Growth triangles, a form of transnational production bloc in which labor, technology, and capital can move freely, have been developing across the Asia-Pacific region. Cases taken from Southeast Asia--the South China Economic Zone, the Sijori Triangle, and the new wave of zones in maritime and mainland Southeast Asia--are examined to show that these phenomena cannot be seen in economic terms alone. There are significant political and social implications deriving from their emergence, and their future development will be affected by domestic politics within and the broader state of relations between the participating countries. The article also explores the question of whether growth triangles have been driven mainly by business or government initiative.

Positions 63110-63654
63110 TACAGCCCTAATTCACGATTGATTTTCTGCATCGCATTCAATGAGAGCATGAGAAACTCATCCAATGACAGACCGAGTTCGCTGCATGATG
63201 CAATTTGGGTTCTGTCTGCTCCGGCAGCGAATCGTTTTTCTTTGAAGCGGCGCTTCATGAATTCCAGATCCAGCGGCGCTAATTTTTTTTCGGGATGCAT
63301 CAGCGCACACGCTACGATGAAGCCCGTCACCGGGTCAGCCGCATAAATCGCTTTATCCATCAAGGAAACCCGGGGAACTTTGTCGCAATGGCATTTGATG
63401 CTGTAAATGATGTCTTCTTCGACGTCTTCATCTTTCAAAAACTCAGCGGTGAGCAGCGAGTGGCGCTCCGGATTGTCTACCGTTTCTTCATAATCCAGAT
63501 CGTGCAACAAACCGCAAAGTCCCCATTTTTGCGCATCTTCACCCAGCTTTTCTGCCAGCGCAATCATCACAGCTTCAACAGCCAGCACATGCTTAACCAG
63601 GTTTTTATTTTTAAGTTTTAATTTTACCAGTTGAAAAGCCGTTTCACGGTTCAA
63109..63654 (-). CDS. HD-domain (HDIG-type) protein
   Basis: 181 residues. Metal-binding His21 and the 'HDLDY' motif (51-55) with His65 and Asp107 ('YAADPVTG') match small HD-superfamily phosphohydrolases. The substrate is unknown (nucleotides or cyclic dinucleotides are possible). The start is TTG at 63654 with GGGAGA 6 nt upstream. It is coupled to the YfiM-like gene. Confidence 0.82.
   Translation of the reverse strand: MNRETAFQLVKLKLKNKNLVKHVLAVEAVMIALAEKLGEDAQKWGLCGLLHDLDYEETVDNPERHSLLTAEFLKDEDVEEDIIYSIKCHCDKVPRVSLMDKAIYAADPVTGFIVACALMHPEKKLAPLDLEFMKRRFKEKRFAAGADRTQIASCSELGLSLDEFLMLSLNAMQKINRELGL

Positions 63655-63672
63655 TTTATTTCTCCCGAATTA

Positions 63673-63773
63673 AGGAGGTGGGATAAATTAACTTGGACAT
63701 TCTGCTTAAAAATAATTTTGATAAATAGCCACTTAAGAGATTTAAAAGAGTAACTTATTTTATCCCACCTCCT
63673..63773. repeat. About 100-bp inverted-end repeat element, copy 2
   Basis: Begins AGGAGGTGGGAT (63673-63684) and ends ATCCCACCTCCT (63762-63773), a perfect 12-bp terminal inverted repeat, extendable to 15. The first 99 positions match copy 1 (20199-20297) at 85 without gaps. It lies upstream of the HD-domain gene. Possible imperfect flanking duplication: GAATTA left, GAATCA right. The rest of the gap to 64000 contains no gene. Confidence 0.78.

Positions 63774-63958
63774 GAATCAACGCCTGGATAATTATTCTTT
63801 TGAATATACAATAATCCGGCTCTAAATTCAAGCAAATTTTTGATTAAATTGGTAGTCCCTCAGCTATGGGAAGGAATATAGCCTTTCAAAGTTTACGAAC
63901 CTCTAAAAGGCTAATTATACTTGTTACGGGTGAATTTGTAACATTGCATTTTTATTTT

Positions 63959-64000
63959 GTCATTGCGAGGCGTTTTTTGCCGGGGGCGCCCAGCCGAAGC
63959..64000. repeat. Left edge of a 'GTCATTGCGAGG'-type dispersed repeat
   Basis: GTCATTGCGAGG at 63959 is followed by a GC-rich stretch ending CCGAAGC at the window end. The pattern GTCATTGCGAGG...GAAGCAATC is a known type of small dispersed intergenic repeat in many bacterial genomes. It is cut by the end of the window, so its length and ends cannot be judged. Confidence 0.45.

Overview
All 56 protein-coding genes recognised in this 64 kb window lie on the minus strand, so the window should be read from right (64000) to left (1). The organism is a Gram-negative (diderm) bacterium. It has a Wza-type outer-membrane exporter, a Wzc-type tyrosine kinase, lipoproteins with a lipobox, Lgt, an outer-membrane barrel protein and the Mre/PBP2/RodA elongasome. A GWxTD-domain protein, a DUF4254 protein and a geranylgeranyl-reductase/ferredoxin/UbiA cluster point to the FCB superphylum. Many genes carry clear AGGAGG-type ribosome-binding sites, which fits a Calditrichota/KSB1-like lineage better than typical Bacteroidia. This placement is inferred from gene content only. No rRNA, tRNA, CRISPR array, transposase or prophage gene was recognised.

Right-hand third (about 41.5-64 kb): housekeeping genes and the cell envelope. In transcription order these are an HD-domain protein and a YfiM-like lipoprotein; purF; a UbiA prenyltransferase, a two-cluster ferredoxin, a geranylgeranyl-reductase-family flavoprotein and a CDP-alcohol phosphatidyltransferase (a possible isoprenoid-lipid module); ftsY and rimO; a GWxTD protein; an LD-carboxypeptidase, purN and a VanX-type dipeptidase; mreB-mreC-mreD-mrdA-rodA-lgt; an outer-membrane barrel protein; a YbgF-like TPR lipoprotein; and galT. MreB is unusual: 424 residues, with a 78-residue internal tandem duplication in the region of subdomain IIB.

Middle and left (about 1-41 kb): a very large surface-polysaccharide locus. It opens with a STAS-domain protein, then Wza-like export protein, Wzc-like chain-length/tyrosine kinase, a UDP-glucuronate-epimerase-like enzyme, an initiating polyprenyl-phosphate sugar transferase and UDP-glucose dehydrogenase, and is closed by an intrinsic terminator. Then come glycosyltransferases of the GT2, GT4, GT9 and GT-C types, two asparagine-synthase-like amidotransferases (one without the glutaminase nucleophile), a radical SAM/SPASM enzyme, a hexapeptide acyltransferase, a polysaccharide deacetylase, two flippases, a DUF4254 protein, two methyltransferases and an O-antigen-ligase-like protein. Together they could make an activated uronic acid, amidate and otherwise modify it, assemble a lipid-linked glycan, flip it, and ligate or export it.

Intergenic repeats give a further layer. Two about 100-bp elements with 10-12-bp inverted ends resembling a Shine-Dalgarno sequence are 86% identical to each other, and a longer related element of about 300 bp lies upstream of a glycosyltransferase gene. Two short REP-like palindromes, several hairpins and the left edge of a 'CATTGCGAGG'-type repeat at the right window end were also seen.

|Number of pages||23|
|Publication status||Published - 1997|